[00:10:06] And depending on SIM, in some case, we run bigger. It depends on what the client wants. So there’s, there comes some people with the specific requirements. Yeah. I want this. I’m going to fit six 50 bees by 55. We can manage to it. Or most of them like standards six, we recommended six 50 by 48. If they do 

[00:10:23] Craig Dalton: [00:10:23] go to those larger sizes, 50.

[00:10:25] What type of modifications do you need to make to the frame in order to accommodate that kind of big tire on? 

[00:10:30] Nicolas: [00:10:30] So that’s basically the change stays a little bit more of about a white capability and we will upgrade to the NB envy adventure fork, which has a bigger tire clearance for the front and for the back.

[00:10:42] Will you just have a bigger space for the, in the chain stays for the 

[00:10:45] Craig Dalton: [00:10:45] You may not know this figure off the top of your head, but what is the chain stay length turned out to be for a 50 

[00:10:51] Nicolas: [00:10:51] ish fish? No, I’ll tell you that. I’m not sure I kind of recall like the numbers for that specific geometry.

[00:10:56]But we usually have well, it depends on the customer. I rather have a short chain stays. It makes a little bit more of a fast bike and reactive by. Yeah. 

[00:11:04] Craig Dalton: [00:11:04] Yeah. It’s been something that I’ve been thinking about a lot lately because I just got a demo bike. Longer chain stays and the most sluggish.

[00:11:12] Yeah. I’m trying to internalize the personality of this new bike and understand it. So it’s been really interesting for me and now I’m keying in on. That length when I’m talking to other builders, just to try to understand what are you building around? And obviously, as our listener knows, when you go to the big tires, there has to be some compromises.

[00:11:30] You need to make the room 

[00:11:32] Nicolas: [00:11:32] somehow to make the room somehow. And that’s that’s the first button. That’s one of the first questions we ask our clients, what are you going to use this bike for? But usually you don’t have a right answer for that because I might be doing some really fast trails when I buy this bike.

[00:11:46] But then I discovered by. Or backpacking races across the world, or just I don’t know, very long races or like very, I went to have something very comfortable with a bigger tire clearance, so it might change over the time but usually focus, always center on what the client needs and what you went and w and where do you want to take your bike to?

[00:12:02] Yeah. 

[00:12:03] Craig Dalton: [00:12:03] Can you talk me through the beautiful paint job on the bike? We saw downstairs, 

[00:12:06] Nicolas: [00:12:06] just amazing thing of our bike. First we’re launching the Poona, which is the old road. And second, we’re launching our new pain ship called humbler, which means jungle. And it’s basically inspired  in the Western part of the country. . We have a very deep jungle, which is called the Chaco and rainforest. And it’s one of the most biodiverse was there by libraries, places on earth. It’s home for lots of species found and flora. Many are endangered many and demic many are unique in that area. And there’s just, there’s just a couple of roads or basically one road that leads into the jungle.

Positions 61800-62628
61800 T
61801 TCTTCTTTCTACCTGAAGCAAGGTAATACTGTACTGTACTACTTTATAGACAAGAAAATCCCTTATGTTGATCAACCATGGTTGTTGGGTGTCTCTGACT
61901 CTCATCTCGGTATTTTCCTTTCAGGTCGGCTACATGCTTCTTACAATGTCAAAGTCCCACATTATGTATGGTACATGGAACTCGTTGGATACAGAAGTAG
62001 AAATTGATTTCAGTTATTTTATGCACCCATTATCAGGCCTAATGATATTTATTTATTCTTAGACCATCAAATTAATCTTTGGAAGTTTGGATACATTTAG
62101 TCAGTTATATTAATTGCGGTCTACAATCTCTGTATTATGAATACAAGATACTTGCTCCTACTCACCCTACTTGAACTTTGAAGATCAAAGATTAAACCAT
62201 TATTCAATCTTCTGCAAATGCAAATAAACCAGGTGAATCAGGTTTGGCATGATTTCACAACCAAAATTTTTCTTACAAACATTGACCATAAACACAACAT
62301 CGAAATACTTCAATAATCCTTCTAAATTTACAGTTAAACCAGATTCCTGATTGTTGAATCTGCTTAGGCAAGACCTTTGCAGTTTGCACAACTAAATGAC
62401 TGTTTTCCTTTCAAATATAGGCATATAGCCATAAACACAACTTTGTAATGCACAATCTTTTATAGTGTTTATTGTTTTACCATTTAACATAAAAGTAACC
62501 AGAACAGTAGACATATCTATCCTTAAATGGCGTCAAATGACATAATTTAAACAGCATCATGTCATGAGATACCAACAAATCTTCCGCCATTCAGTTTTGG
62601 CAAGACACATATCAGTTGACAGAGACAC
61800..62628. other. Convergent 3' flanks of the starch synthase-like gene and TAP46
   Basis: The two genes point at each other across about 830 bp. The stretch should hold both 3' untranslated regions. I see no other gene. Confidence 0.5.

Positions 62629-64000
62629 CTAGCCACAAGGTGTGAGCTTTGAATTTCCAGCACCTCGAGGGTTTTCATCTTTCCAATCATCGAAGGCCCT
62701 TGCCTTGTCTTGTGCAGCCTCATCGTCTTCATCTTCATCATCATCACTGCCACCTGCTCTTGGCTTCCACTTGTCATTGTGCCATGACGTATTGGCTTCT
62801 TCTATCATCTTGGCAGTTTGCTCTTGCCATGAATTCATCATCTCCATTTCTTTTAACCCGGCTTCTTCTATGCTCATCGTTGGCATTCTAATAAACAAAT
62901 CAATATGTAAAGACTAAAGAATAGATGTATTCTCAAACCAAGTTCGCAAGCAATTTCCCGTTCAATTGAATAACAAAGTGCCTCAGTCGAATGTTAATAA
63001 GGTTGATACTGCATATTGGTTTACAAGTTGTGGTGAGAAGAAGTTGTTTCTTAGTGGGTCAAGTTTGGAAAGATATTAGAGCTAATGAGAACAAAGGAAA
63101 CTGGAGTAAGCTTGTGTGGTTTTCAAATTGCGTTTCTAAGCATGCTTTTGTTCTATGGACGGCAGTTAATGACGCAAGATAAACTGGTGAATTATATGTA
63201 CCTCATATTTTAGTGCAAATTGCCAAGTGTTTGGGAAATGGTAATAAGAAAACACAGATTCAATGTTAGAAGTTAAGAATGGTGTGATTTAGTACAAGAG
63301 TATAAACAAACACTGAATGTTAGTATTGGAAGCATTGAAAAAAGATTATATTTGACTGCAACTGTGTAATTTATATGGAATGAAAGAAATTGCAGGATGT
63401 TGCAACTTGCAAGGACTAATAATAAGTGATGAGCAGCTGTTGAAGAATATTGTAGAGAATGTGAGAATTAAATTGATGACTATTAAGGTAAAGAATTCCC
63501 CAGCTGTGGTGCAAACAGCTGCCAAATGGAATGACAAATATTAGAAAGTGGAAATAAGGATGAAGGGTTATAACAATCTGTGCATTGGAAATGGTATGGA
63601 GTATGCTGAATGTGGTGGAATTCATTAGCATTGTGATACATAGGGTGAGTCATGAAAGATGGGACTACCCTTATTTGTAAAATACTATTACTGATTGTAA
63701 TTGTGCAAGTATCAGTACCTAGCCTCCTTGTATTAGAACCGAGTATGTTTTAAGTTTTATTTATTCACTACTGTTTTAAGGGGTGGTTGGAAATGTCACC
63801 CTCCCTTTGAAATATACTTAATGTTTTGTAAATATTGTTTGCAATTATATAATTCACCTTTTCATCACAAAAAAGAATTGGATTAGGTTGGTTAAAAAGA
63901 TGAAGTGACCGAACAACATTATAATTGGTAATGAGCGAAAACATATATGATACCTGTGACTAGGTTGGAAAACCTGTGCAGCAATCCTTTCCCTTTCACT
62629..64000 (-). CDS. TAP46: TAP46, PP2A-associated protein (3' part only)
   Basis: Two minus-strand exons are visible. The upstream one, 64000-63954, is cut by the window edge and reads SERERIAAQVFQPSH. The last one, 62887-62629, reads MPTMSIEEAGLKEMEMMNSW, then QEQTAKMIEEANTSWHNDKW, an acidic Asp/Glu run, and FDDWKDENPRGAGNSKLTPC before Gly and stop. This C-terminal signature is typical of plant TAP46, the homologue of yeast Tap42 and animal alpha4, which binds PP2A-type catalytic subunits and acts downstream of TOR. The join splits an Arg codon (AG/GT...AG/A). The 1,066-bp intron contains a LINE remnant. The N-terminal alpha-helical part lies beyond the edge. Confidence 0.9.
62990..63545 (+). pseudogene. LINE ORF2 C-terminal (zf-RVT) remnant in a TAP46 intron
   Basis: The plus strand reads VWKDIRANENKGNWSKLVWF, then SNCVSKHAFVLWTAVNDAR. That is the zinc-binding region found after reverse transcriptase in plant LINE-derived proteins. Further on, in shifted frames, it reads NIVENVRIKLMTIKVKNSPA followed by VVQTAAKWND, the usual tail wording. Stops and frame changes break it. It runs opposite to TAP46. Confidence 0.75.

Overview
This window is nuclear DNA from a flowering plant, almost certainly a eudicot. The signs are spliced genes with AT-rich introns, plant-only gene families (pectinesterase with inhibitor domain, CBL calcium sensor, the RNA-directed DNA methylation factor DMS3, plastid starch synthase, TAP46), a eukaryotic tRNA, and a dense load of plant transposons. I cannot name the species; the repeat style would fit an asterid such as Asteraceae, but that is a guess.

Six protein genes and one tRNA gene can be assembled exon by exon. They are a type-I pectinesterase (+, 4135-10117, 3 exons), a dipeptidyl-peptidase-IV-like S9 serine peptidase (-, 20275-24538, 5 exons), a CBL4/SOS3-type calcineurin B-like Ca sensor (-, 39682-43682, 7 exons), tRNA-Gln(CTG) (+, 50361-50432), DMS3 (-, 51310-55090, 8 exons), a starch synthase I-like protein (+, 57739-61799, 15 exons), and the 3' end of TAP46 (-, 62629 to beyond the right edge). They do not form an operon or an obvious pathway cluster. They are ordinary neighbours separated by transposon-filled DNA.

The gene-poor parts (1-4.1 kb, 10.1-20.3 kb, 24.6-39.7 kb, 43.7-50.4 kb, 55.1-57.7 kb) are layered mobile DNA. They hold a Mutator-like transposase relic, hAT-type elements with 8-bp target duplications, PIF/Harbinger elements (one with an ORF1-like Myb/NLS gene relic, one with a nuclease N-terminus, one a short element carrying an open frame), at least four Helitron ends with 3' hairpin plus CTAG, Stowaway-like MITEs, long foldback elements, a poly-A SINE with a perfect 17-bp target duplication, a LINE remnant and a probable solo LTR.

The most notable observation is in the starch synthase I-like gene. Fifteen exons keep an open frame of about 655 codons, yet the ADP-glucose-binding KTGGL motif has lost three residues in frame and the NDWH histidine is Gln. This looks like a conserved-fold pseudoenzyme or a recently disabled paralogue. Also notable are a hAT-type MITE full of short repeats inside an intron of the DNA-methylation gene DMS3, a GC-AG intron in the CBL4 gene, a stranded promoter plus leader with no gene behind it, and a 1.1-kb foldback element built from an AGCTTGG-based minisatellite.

[00:12:39] It’s a 120 kilometer gravel ride. Very muddy. It depends on the time of the year you go. But usually it’s very muddy because it’s rains a lot. It’s the place with most precipitation on earth, basically. So it’s rain, it rains every single day. Wow. So when you’re riding towards it, You just see a huge deep green sea, it just looks green and very steamy.

[00:13:01] You just see a big green shade. And were you sort of paling towards that? You start to discover there’s a lot of detail and there’s a lot of immensity into the jungle. And then you start to discover a lot of different trees. Lot of different leaves, a lot of different indigenous groups around walking.

[00:13:17] Maybe you don’t see them, but if you look close enough, you see people that are absurd. There is somewhere hidden in the path or in the road. Same as animals. You, if you stop by at a waterfall to fill your bottle up, you might not look carefully enough to see there’s a small, poisonous frog besides you.

[00:13:35]So you have to be very careful and look very deep into the forest and enjoy what you’re seeing to be able to discover what the forest has to offer you. So basically that’s a, it’s a whole much to that Shaquan forest. And that’s why when you look at the page you see a green by white bike with green panels, but if you look deep and close enough, you start discovering a little bit of animals flamingos here and there, turtles humbug whales, which do their mating season in this part of the world, in the Pacific ocean, the Colombia Pacific ocean in the Gulf of

[00:14:02]So basically that’s where our inspiration came from that, for that paint job. It’s a whole, much to that Shaquan, right? 

[00:14:09] Craig Dalton: [00:14:09] It’s absolutely gorgeous. And I think your description did do it some justice, but I’ll put a photo up, please sign for people to see, because as you said, there’s just a ton of intricate detail in there.

[00:14:20] Little things you discover when you get closer and closer. Whereas as you said, if you’re, you know, 10 feet away and you just see this white bike with green panels, so it’s incredibly well 

[00:14:31] Nicolas: [00:14:31] executed. Exactly. That was the idea that was the exact idea. And that was what we felt when we were peddling towards.

[00:14:37] Chuck forest, who were like, wow, this is a huge green in mirrors. See you just see green. You not is between one tree and another. And as soon as you start going in, you’re just like, wow, this leave is very different from this one. And there’s this animal and this and that. And there’s a lot of detail as soon as you get into it.